Updated: Oct 8, 2019
* "One cook’s cobbler is another cook’s sonker — but only if you happen to live in Surry or Wilkes counties. This deep-dish pie with the funny name appears to be peculiar to this part of the state." (Our State Magazine)
Even though I'm from North Carolina, I had to look up what a "sonker" was. It sounds like it's a pie and cobbler all in one. This recipe, that celebrates our state vegetable, comes from Our State Magazine. You can view the original post by Our State here. I can't wait to cook this in one of our casserole dishes and serve it in our bowls!
- 12 tablespoons (1½ sticks) unsalted butter, softened - Enough dough for three 9-inch pies (store-bought is fine), divided in half - 8 medium sweet potatoes (about 4 pounds), peeled - 2 teaspoons salt - 2 cups sugar - ½ cup sorghum molasses - ⅓ cup all-purpose flour - 1 stick unsalted butter, at room temperature - 1½ cups sweet potato cooking water - 3 cups milk, divided - 2 tablespoons cornstarch - ½ cup sugar - 1 teaspoon vanilla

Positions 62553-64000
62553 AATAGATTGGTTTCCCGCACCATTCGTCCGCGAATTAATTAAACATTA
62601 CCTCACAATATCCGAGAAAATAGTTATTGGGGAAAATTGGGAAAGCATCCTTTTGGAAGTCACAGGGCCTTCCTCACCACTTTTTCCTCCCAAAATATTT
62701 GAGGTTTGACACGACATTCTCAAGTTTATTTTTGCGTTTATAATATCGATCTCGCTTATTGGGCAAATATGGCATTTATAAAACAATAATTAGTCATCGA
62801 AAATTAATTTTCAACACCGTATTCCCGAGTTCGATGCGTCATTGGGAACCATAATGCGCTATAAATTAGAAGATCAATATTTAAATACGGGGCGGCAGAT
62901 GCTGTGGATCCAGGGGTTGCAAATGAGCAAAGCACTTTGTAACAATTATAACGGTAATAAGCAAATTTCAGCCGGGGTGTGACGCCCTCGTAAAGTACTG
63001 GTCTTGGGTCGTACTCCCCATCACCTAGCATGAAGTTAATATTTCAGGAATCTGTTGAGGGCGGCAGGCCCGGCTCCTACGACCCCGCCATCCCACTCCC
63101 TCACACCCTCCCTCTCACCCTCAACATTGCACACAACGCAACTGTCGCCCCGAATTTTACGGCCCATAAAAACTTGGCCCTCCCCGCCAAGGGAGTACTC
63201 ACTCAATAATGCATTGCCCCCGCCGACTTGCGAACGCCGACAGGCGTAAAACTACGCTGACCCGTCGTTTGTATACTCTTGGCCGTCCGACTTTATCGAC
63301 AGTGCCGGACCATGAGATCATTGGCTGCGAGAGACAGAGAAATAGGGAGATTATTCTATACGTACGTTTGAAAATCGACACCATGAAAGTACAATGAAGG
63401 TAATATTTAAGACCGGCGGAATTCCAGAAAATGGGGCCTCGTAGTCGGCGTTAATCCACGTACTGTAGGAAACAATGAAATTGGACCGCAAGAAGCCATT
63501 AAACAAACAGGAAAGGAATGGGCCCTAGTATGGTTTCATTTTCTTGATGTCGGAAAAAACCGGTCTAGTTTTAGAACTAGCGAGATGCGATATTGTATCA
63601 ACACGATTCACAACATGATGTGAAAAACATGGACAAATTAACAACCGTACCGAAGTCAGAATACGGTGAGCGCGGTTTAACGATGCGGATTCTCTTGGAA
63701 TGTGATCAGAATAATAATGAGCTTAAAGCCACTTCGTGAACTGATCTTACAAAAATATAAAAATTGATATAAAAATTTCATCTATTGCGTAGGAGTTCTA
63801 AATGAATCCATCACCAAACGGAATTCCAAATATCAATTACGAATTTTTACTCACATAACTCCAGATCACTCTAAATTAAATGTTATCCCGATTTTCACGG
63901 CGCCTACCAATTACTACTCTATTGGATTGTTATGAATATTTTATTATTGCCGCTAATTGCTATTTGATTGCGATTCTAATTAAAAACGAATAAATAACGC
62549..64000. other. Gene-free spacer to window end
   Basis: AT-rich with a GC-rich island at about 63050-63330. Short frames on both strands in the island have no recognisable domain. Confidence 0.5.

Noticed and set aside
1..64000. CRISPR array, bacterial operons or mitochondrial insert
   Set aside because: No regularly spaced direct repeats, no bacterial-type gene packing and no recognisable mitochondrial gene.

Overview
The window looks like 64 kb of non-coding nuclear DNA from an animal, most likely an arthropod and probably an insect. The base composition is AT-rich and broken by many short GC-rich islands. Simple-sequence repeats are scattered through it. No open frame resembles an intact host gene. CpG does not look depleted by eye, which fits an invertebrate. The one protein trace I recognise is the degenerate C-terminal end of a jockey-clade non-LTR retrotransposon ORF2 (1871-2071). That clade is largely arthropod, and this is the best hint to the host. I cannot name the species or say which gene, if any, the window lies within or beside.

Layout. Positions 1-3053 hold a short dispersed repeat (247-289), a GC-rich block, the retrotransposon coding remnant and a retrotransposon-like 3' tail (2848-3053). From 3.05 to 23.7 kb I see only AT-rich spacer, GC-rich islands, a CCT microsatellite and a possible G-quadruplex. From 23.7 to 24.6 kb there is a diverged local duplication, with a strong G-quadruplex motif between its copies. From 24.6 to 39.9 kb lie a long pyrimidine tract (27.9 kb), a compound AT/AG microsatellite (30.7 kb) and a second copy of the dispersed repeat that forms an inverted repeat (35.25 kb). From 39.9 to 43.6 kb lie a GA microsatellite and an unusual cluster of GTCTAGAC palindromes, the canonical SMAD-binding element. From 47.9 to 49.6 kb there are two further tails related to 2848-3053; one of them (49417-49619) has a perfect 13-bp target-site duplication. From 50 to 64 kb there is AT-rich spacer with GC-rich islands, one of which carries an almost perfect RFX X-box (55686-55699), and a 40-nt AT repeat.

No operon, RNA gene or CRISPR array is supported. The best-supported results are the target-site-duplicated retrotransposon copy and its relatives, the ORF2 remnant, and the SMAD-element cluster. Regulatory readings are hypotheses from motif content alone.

Preheat oven to 375˚
1. Line the bottom of a 9 x 13-inch baking dish with half the pie dough and refrigerate. If using store-bought pie rounds, piece together 1½ rounds to cover the bottom of the dish.
Place whole sweet potatoes in a large, heavy saucepan. Cover with cold water, season with salt, and simmer until tender. Transfer sweet potatoes to a plate. When cool, slice sweet potatoes thinly. Reserve cooking water.
2. Remove baking dish from refrigerator and layer sliced sweet potatoes on top of dough. In a medium bowl, mix the sugar, sorghum molasses, flour, and butter with 1½ cups of the cooking water and pour over sweet potatoes. Use remaining pie dough to form a lattice-top crust. Bake for about 40 minutes, or until brown.
3. In a medium saucepan, whisk ½ cup of the milk into the cornstarch until completely dissolved, then whisk in remaining milk and the sugar. Boil gently for 1 minute to thicken, then remove from heat and add vanilla.
4. When the sonker is golden brown, remove it from the oven, pour 2 cups of the milk dip over the whole thing, and cook for another 15 minutes or until caramelized around the edges and brown on top. Let cool before serving. Pass the remaining warm milk dip in a small pitcher with the cobbler.
Makes: 8 to 10 servings.
Bakes 40 minutes, then 15 minutes